The Board was also concerned that petitioner lacks understanding into the nature and magnitude of his actions. (Cal. Code Regs., tit. 15, §2402, subd. (d)(3).) Petitioner has changed his version of the commitment offense for different parole suitability hearings. At previous hearings, petitioner claimed that the victim was threatening him and he felt scared, despite the fact that the victim was tied to a chair at the time. Petitioner pled guilty to murder. Where guilt is uncontested, a prisoner's version of the events may be some evidence he lacks remorse and understanding of the nature and magnitude of the offense. (In re McClendon (2004) 113 Cal.App.4th 315,322.). This supports the Board's denial.*fn6

"When habeas courts review the 'some evidence' requirement in California parole cases, both the subsidiary findings and the ultimate finding of some evidence constitute factual findings."*fn7 In its Order requesting supplemental briefing, this Court directed the State to "specifically identify those characteristics, other than the underlying commitment offense, that support a finding that release of the Petitioner to parole status poses a current threat to public safety, and point to the specific evidence in the record that supports that determination."*fn8 In its response, the State argues that, because Hayward was wrongly decided and represents circuit law, not the law as established by the Supreme Court, this Court need not follow Hayward or the Ninth Circuit cases applying Hayward. The State, asserting that the order requiring that the evidence supporting the finding that the release of Feliz to parole status poses a current threat to public safety be identified is an improper question, declined to provide the required information.*fn9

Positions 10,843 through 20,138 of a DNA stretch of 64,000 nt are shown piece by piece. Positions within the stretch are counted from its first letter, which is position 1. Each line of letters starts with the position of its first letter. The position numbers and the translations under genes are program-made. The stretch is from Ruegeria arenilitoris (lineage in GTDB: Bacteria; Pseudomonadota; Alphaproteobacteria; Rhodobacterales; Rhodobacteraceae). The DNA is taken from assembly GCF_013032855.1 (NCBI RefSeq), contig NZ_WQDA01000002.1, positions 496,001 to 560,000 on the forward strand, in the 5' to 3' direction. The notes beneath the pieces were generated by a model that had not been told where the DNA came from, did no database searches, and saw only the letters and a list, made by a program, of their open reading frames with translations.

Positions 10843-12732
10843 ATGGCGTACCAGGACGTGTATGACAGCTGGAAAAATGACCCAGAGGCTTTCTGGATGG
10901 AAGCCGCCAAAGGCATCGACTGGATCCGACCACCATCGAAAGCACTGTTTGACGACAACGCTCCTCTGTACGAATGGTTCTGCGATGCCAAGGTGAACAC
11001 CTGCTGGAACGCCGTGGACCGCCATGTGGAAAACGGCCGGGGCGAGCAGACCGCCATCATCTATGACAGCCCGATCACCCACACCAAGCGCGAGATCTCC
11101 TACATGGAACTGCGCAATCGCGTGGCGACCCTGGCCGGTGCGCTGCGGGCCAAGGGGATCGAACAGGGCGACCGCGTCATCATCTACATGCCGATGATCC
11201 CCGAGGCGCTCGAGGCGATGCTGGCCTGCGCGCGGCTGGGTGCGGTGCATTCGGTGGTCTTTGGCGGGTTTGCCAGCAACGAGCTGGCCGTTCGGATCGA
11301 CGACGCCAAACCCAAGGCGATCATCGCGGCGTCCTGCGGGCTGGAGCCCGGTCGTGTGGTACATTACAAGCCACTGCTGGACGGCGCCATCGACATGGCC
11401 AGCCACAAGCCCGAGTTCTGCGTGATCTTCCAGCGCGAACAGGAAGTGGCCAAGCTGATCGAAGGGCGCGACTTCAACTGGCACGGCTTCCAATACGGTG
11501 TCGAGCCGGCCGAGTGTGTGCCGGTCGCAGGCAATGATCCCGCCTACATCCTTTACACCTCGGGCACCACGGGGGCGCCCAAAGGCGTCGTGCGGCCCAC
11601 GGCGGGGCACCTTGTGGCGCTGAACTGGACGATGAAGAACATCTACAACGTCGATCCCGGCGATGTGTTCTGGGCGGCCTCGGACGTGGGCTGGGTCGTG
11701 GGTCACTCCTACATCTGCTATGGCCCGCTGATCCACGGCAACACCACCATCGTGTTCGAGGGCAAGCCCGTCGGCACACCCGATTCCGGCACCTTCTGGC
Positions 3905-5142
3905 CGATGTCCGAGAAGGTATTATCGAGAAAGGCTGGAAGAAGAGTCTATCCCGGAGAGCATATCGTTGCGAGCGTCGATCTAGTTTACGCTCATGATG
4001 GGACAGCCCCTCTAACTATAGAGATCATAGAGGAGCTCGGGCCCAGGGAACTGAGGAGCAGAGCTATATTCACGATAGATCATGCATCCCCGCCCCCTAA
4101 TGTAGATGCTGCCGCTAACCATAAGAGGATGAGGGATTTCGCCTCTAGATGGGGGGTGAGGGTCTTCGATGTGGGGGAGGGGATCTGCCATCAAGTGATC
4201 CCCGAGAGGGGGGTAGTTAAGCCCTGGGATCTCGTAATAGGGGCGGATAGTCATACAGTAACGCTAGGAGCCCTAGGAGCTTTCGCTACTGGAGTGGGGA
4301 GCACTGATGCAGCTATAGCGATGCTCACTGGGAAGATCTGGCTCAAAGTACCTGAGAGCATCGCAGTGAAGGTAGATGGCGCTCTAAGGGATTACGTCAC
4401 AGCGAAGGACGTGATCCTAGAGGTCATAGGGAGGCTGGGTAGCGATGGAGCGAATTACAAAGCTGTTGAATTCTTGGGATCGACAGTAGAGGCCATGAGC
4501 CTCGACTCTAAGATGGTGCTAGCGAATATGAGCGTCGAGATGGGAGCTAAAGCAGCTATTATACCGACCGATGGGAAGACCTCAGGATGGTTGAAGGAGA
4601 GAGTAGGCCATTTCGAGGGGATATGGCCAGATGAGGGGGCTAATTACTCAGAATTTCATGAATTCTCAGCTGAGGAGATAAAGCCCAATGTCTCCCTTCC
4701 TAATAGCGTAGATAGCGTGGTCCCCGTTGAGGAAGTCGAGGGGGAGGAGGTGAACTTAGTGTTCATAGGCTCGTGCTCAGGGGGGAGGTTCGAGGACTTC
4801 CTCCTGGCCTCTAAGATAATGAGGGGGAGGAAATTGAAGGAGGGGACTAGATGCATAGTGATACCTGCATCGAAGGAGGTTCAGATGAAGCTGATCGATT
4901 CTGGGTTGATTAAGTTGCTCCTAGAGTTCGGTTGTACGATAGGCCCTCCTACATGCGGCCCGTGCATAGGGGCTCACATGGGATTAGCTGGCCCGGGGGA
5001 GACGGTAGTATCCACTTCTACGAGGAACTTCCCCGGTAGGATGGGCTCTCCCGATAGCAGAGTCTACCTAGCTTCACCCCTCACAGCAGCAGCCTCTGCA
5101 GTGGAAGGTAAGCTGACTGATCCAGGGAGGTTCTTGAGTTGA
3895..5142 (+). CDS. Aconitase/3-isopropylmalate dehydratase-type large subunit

This Court disagrees. This Court, a district court, is bound by the published decisions of the Ninth Circuit until those decisions are overruled or undermined by higher authority, e.g., an en banc decision of the Ninth Circuit, a Supreme Court decision, or subsequent legislation.*fn10 This has not occurred. This Court notes that if, as the State contends, Hayward were incorrectly decided, the appropriate remedy is to file a petition for a writ of certiorari in the Supreme Court within 90 days of the date the petition for rehearing in Hayward was denied.*fn11 The 90-day period began to run June 2, 2010, when the Ninth Circuit denied Hayward's petition for a rehearing.*fn12